The Great Salt Lake Trail eBook

This eBook from the Gutenberg Project consists of approximately 587 pages of information about The Great Salt Lake Trail.
march, and was ever after known by his singular appellation.  Ta-ton-ka-ig-oton-ka, Sitting Bull, the most vindictive and determined enemy the whites ever had, was so named because once, after having shot a buffalo, he leaped from his horse astride of the animal to skin it, when with the Indian upon him the wounded bull sat up on his haunches.  The celebrated Sioux chief, Sin-ta-gal-las-ca, Spotted Tail, when young always wore a coon tail in his hair, hence his name.  Connected with the history of this famous warrior, there is a pathetic episode, which shows the better side of Indian character.

Spotted Tail had a daughter, who was very beautiful according to the savage idea.  She fell in love with an army officer stationed at Fort Laramie.  He did not reciprocate her passion, and plainly told the dusky maiden he could never marry her.  The poor girl visited the fort every day, and would sit for hours on the porch on her beloved’s quarters until he came out, and then she would quietly follow him about with the fidelity of a dog.  She seemed to ask no greater pleasure than to look at him, be near him, and was ever miserable when out of his sight.

Spotted Tail, who was cognizant of his daughter’s affection for the young army officer, remonstrated with her in vain, and when he found he could not conquer her foolish passion, sent her away to a remote band of his tribe.  She obediently went without murmuring, but, arrived at her destination, she refused food, and actually pined away until she became a mere skeleton.  Spotted Tail was sent for, to see her die.  He hastened to her bed of robes and found her almost gone.  With the little strength she had left, she told her father of her great love for the whites, and made him promise that he would ever after her death live at peace with them.  Then she appeared to be very happy, and closing her eyes said, “This is my last request, bury me at Fort Laramie,” then died.  The old chief carried her body to the fort, and interred it with the whites, where she wished to live.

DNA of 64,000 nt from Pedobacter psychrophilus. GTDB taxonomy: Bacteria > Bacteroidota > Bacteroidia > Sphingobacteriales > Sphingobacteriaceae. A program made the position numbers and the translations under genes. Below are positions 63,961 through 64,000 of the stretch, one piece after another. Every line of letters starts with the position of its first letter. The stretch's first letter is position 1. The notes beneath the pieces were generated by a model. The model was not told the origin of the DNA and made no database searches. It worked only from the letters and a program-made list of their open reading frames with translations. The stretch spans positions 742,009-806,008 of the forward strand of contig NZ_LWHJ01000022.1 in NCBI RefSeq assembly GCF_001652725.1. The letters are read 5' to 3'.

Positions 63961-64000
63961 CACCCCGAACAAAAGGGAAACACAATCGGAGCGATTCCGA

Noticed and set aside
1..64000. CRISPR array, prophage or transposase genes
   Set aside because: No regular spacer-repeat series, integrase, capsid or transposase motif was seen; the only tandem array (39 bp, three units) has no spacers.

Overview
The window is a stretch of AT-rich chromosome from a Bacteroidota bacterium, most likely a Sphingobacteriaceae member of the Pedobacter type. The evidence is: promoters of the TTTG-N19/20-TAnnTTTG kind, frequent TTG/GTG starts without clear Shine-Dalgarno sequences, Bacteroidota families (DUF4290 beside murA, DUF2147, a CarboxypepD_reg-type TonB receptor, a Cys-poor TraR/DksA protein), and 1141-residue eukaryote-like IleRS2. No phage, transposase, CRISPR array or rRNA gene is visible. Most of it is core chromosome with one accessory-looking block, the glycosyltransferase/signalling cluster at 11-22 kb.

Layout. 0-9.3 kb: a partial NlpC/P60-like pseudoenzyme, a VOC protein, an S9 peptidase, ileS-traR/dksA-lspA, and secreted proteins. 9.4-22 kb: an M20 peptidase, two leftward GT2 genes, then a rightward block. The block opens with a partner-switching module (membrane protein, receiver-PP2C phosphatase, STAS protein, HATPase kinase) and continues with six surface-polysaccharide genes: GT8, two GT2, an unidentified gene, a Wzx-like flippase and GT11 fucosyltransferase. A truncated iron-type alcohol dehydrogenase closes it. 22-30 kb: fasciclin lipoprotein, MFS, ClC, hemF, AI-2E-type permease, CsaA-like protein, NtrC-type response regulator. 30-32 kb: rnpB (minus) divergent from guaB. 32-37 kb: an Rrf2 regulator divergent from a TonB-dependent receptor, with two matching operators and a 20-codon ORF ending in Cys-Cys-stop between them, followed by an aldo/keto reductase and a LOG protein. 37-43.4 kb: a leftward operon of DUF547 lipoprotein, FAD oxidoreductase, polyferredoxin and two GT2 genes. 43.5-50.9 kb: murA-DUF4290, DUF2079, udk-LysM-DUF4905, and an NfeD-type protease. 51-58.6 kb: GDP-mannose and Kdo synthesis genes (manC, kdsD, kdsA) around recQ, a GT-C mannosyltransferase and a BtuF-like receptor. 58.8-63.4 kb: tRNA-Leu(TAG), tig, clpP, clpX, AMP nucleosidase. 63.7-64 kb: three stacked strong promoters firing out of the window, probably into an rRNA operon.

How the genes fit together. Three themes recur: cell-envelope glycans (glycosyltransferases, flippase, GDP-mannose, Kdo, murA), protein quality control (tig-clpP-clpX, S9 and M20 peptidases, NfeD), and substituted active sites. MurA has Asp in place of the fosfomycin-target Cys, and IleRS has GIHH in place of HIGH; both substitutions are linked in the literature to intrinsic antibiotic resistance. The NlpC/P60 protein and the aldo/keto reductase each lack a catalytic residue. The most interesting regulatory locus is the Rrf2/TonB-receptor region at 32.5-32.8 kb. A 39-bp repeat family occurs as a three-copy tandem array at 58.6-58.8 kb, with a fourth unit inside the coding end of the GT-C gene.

The grave of the unfortunate maiden had been carefully marked, and as long as the fort was garrisoned it continued to be an object of great interest.

Spotted Tail, after the death of his daughter, never spoke in council with the whites without referring to her request, and declared it to be his wish to live at peace with the people she loved so well.


In 1863, the Indians of the valley under the leadership of the celebrated Sioux war-chief, Spotted Tail, broke out, and the government determined to chastise them.  An expedition was organized, which was to rendezvous at North Platte, consisting of the First Nebraska Cavalry, Twelfth Missouri Cavalry, a detachment of the Second United States and Seventh Iowa Cavalry, Colonel Brown, the senior officer, commanding the whole.

Some of the operations of this expedition and personal adventures have been told by George P. Belden, then belonging to the First Nebraska Cavalry.[60] He was a famous trapper, scout, and guide, and was known as “The White Chief.”  He afterward became an officer in the regular army.  His account runs as follows:—­

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The Great Salt Lake Trail from Project Gutenberg. Public domain.
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